Crisp cinematic fodder from near and far: Between November 7th and 12th, Winterthur is once again celebrating the art form of short film.
Mena wants to buy her ex a bouquet of flowers in Berlin. Ella doesn’t want to be called granddaughter by her Italian grandparents. And the pregnant Laurianne acts like a know-it-all on a Zurich construction site.
The sample in the program of the International Short Film Festival Winterthur makes it clear: many of the directors, spread across the entire gender spectrum, are taking gender clichés to heart this year. By turning the traditional distribution of roles on its head, playing with expectations or fundamentally questioning the polarity between men and women.
This trend is particularly noticeable in the Swiss competition, where many female filmmakers have hopes of winning the main prize worth 10,000 francs. It is quite possible that one of the three Swiss competition entries highlighted in this article will ultimately win the race.
“La gravidité”: Serious gender gap
Jela Hasler’s almost 15-minute short film begins with an unusual image: a city woman peeing outside. Not on the street and not just anywhere, as irresponsible men sometimes do. But protected from view behind a wall on Zurich’s Hegibachplatz, carefully aiming into a cup.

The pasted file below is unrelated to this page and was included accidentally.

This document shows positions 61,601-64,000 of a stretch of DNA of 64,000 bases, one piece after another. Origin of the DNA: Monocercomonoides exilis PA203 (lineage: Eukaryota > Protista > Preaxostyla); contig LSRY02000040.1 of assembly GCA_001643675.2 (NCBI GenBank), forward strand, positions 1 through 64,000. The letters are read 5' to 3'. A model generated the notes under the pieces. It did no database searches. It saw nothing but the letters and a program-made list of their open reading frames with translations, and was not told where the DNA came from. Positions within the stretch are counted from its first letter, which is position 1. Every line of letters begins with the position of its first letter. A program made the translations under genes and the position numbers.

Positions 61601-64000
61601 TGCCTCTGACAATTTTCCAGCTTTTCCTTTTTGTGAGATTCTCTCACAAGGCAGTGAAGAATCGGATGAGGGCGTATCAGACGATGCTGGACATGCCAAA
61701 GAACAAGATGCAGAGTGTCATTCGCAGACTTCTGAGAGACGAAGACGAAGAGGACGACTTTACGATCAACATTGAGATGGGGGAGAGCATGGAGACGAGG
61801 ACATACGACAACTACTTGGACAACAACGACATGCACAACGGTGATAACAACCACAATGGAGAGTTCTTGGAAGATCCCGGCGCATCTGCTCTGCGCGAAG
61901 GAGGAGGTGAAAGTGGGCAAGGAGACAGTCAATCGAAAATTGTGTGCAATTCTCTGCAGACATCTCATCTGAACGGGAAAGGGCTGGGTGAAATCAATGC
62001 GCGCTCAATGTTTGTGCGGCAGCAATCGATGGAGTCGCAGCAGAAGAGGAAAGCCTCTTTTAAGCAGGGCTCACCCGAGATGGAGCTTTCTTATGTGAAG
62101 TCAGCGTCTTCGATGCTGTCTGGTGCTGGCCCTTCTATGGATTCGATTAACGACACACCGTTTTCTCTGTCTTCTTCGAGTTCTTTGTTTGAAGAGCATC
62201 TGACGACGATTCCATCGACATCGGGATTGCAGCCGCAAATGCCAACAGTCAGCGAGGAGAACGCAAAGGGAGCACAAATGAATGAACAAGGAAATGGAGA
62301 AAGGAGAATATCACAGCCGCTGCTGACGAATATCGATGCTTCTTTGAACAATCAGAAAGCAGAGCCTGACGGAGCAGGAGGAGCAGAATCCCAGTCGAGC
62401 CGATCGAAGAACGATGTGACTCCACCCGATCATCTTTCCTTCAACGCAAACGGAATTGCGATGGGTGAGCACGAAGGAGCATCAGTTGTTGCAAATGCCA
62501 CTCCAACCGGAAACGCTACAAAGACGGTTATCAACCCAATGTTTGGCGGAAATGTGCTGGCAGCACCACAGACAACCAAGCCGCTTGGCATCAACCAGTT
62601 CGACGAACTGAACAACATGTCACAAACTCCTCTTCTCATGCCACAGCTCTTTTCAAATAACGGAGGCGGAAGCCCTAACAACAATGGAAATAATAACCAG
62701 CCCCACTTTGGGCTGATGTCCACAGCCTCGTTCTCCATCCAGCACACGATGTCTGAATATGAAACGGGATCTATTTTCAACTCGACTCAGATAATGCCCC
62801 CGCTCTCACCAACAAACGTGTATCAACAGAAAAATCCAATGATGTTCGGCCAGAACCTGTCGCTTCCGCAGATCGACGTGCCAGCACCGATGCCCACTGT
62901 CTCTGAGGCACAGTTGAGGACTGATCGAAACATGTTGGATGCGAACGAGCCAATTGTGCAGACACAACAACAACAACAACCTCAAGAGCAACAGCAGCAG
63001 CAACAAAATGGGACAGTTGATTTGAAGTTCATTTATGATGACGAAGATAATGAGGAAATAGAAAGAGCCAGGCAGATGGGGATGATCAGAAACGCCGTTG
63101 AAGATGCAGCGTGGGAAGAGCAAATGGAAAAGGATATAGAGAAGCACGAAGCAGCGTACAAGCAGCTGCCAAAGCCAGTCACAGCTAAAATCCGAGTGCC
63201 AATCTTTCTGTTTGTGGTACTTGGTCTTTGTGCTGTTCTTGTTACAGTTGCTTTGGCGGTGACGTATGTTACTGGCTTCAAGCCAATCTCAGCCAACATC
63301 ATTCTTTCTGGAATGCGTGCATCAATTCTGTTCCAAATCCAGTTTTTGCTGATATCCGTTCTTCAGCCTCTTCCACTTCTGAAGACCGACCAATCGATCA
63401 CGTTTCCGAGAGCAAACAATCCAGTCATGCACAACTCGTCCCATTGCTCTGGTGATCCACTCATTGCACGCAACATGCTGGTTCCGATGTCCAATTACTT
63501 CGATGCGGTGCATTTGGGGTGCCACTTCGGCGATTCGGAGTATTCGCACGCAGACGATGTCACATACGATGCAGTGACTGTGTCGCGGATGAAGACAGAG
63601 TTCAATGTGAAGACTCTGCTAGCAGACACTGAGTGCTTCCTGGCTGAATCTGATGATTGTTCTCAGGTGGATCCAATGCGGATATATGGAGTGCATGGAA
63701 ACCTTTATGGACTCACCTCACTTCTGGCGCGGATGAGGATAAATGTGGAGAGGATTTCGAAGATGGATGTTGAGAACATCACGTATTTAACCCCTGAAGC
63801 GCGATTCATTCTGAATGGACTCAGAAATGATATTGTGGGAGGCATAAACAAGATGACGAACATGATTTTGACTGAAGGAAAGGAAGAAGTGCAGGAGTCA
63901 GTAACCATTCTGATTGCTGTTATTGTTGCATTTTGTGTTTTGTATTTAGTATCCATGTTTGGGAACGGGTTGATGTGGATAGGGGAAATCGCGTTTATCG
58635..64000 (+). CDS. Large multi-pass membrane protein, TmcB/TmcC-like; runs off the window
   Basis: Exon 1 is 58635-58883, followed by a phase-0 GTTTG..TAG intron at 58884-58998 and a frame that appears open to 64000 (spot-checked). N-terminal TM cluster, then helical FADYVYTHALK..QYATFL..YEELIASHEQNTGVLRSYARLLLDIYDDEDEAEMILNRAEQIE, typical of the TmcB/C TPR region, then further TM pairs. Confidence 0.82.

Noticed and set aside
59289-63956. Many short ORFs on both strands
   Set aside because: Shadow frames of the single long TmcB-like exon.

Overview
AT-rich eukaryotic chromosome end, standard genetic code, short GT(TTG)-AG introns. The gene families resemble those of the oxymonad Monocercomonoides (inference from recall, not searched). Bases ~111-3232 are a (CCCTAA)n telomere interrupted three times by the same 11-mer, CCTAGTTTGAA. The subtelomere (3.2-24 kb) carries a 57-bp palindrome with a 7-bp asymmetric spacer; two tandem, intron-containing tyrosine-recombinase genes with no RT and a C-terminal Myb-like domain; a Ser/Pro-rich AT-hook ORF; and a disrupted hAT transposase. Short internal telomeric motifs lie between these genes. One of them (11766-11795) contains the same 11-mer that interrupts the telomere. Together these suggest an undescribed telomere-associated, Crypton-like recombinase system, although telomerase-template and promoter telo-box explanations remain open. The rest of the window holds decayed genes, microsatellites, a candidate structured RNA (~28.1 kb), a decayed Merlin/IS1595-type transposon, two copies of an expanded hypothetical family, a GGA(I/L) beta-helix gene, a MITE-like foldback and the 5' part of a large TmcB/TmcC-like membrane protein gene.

The short films “La gravidité” and “Sarebbe Statu” were co-produced by SRF.
Laurianne wants to know as quickly as possible whether she is pregnant. And since she has a busy schedule as an architect, she takes advantage of the opportunity while waiting for a work colleague who is supposed to pick her up shortly. A little later it becomes clear: she is actually expecting a child. Namely from her friend Fabrice, who can’t find much positive in the new situation.
But how does the pregnant woman deal with it? How does the condition known in medical jargon as pregnancy (French: gravidité) change your behavior and your perception of the world? With a keen eye for gender-specific role patterns, Jela Hasler sheds light on the changes of her modern heroine. How this “vulva” rhymes with “Volvo” before actively shutting up her macho colleague is one of the many surprises in this coherent gender study.
Cross and queer through the beloved neighboring country
Another highlight in the Swiss competition is the eloquent and intimate university thesis “Sarebbe Statu” by Ella Rocca. The non-binary director compares herself to an unfinished apartment that is directly above her grandparents’. “From the outside we look finished,” says Ella, expressing her own feeling of being unfinished. Which culminates in the question: “What would have happened if I had grown up in this empty apartment in southern Italy?”
Meanwhile, the heroine of Cosima Frei’s competition entry is not satisfied with the subjunctive. Mena (played brilliantly by Winterthur native Carol Schuler) wants to turn her life around and takes action. She clears out her Berlin apartment, cancels her cell phone subscription and visits her drum-playing ex one last time.
“There Is No End to This Story” impresses with its blunt situational comedy and lively laconicism. With a soulful catchy tune, the black and white gem sets the fitting end to a Swiss competition that wonderfully represents the diversity of our country.